Hill, Geoffrey

Later tonight, I’ll be reading and discussing poems from Geoffrey Hill’s Without Title with some fellow local poetry enthusiasts. Since I chose the book, the onus is on me to introduce it. I wrote up the following by way of introduction. It expands upon the thoughts developed in my earlier post on ‘Ars’.

I chose Geoffrey Hill’s Without Title knowing nothing much about him or his work besides that he is, or was, sometimes called the greatest living poet in the English language. I figured that sounded like a poet worth reading. As many of you know, he died about a month ago, so the choice is now especially appropriate, albeit for an unhappy reason.

I want to start, not with a general introduction to Hill, but by reading one of his poems, ‘Ars’. It isn’t my favorite of the poems in Without Title, but I think it provides a window into Hill’s method. So I’ll read the poem first, then use that as a springboard into an introduction to the book.

[Read ‘Ars’]

Those final lines strike me as a succinct summation of Hill’s poetic method.

………………………………I grasp the possible

rightness of certain things
that possess the imagination, however briefly;

the verdict of their patterned randomness.

The idea of “patterned randomness” captures well the feeling—at least the initial feeling—of reading one of Hill’s poems. Hill layers image upon image, but frequently without any clear narrative arc, nor even helpful grammatical connectors. They feel, on first approach, like a random assortment of things that, for whatever reason, gave Hill the impression of “possible / rightness,” that possessed his imagination just long enough for him to press them together. Yet this randomness is not mere anarchy, is “patterned.” Finding this pattern takes effort, several re-readings at least, and for many of the poems in the book I confess I failed to find it, or if I did find something, all I found was a nearly ineffable unity of mood. I certainly do not deny that he is difficult.

‘Ars’ brings out a second feature of Hill’s poetry: his wry humor. As Hill himself explains:

Not everything’s a joke but we’ve been had.

In this line, I half-suspect that Hill is responding secretly to criticism of his poetry’s difficulty. Such poetry (and not just poetry), justly or unjustly, nearly always attracts the criticism that the obscurity is a façade disguising a lack of real substance. We, as readers, worry that “we’ve been had,” that the poem is a joke at our expense. If this suspicion is right, this line itself is a joke, a gentle ribbing we’ve earned with our anxieties..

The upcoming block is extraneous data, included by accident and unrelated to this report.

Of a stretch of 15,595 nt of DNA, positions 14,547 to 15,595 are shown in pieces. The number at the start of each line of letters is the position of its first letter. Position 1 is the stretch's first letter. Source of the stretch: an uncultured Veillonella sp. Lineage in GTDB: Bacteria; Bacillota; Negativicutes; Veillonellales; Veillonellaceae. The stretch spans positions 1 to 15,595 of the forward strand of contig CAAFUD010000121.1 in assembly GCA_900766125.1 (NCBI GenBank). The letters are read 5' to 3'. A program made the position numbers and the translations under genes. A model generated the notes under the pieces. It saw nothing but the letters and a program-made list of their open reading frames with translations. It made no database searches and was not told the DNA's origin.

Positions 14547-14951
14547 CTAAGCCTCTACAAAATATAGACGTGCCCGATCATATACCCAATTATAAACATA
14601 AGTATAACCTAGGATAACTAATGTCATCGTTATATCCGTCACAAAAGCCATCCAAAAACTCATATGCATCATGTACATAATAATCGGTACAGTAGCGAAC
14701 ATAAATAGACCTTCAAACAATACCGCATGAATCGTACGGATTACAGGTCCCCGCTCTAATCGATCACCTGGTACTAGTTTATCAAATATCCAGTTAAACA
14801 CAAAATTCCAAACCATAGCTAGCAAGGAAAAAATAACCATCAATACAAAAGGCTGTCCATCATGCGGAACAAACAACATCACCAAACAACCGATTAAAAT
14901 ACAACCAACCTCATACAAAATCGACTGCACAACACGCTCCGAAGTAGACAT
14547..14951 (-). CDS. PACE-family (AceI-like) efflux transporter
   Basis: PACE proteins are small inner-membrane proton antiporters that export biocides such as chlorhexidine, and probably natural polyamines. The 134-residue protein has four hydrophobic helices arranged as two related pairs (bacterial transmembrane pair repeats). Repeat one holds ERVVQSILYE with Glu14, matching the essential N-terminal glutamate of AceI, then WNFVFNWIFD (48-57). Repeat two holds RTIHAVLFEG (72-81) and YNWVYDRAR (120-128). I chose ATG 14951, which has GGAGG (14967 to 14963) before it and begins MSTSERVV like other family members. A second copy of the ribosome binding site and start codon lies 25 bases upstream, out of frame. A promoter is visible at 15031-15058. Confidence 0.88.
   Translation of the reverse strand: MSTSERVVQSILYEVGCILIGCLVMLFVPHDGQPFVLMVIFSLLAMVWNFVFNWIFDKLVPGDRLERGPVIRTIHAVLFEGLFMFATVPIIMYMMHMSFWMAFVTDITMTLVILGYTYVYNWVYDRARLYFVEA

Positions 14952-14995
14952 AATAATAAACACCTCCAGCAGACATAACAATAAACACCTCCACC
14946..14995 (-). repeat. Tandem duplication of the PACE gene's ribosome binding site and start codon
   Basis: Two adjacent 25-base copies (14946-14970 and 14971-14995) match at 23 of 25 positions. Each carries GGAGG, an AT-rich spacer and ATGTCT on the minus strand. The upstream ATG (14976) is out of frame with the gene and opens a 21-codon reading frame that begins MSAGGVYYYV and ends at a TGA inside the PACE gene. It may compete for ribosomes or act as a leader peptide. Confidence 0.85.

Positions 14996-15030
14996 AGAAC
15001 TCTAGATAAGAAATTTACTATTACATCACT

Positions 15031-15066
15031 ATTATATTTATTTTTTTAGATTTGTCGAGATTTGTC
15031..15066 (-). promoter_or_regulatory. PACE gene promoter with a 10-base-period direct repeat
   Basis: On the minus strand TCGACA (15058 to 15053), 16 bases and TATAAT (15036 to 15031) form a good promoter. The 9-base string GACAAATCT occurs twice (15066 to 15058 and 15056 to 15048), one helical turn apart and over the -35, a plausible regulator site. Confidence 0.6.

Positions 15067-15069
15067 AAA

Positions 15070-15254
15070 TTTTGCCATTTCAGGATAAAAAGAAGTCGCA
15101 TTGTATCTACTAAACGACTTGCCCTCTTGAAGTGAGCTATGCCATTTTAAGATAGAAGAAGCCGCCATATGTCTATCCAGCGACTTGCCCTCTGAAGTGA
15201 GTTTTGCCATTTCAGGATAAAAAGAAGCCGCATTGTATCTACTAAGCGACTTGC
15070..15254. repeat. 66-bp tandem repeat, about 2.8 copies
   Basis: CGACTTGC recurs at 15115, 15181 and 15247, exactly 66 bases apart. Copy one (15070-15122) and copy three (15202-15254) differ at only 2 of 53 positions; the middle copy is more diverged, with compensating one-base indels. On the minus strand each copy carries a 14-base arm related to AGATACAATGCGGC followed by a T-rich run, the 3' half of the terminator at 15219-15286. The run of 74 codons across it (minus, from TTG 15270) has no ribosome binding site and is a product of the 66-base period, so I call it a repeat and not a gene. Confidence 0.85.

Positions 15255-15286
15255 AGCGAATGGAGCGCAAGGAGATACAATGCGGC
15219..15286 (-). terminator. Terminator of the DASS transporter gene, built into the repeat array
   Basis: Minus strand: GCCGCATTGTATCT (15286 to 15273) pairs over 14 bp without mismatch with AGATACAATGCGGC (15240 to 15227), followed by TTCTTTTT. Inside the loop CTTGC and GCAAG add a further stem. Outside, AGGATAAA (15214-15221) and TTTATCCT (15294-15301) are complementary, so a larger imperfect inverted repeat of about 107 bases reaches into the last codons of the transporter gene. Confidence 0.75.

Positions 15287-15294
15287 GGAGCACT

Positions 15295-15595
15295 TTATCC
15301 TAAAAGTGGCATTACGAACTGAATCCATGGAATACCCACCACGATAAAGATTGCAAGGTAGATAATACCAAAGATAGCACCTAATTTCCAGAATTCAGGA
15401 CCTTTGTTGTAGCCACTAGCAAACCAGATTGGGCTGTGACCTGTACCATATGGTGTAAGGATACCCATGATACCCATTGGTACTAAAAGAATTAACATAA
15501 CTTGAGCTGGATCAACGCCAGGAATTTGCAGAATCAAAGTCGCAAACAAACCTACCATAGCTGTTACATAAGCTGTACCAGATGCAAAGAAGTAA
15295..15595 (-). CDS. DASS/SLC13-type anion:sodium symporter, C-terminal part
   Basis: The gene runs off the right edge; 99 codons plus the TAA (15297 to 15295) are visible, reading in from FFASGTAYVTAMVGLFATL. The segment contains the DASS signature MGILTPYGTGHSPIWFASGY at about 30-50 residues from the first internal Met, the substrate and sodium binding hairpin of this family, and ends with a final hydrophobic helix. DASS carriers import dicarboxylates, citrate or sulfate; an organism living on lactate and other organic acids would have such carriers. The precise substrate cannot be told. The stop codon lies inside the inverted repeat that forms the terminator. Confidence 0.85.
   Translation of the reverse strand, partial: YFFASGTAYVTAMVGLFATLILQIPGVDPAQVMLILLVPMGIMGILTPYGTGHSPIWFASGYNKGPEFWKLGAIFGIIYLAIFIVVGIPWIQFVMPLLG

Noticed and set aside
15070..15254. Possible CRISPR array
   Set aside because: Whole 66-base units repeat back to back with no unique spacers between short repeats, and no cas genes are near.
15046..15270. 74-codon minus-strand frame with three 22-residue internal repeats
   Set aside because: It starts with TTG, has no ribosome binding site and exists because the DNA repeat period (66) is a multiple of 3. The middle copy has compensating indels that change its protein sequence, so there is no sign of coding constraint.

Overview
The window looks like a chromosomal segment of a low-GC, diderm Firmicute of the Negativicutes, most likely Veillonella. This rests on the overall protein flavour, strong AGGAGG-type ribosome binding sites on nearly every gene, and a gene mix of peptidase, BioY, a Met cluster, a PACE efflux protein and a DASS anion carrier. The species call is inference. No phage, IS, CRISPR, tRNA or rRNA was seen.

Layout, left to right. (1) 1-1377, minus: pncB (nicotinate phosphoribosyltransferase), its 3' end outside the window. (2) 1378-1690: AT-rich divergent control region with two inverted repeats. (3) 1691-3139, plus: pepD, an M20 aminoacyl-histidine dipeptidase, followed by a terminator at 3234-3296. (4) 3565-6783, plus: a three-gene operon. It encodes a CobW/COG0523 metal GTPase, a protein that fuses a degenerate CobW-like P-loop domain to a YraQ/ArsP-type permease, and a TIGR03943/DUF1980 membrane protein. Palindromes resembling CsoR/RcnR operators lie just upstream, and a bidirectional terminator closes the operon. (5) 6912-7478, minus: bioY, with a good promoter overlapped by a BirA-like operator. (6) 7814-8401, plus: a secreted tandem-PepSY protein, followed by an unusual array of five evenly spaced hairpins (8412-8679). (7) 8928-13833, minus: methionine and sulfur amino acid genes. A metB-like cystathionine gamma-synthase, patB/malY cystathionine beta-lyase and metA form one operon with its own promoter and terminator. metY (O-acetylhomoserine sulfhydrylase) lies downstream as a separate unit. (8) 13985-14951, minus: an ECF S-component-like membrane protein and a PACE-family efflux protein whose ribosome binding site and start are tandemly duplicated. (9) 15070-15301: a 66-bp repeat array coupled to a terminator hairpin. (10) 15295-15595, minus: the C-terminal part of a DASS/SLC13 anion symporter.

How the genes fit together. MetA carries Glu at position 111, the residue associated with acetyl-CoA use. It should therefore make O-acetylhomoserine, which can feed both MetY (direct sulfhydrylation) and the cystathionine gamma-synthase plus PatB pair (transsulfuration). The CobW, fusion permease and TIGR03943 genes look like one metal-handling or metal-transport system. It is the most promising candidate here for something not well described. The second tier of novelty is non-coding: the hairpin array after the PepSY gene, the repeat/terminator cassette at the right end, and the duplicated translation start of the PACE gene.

One more example of his humor. The lines—

What is incomparable and are we
making a list?

—strike me as amusing in a quiet kind of way. I don’t know, in the end, what is incomparable, nor do I know the significance of making a list of incomparable things, but the juxtaposition of those two questions is still funny. In this case the humor is aided by the rhythm of the lines: the absence of punctuation within the sentence asks you to read it somewhat quickly, until the questions blend together. It gives the sentence an air of naïve eagerness that is funny to imagine.

Having started by discussing the end of Hill’s poem, it is only fitting I end by discussing its beginning. Hill opens with what might be taken as words of encouragement to the beleaguered reader:

Hazardous but press on.

Poem: Pindaric 4
Poet: Geoffrey Hill
Link: Google Books

A great deal occurs in the opening lines of Hill’s fourth Pindaric (a series of poems in conversation with Cesare Pavese). Here are the lines:

Rattled emplacements, wind-garbled rookeries
of mistletoe; no traceable shiver
at the world’s heart: untouchably not
as we are, not everlasting.
Darkly a primed sun works to expose grand chill;
the nesh yellows of Spring acclimatize
against black soil in lee of the Fleam Dyke.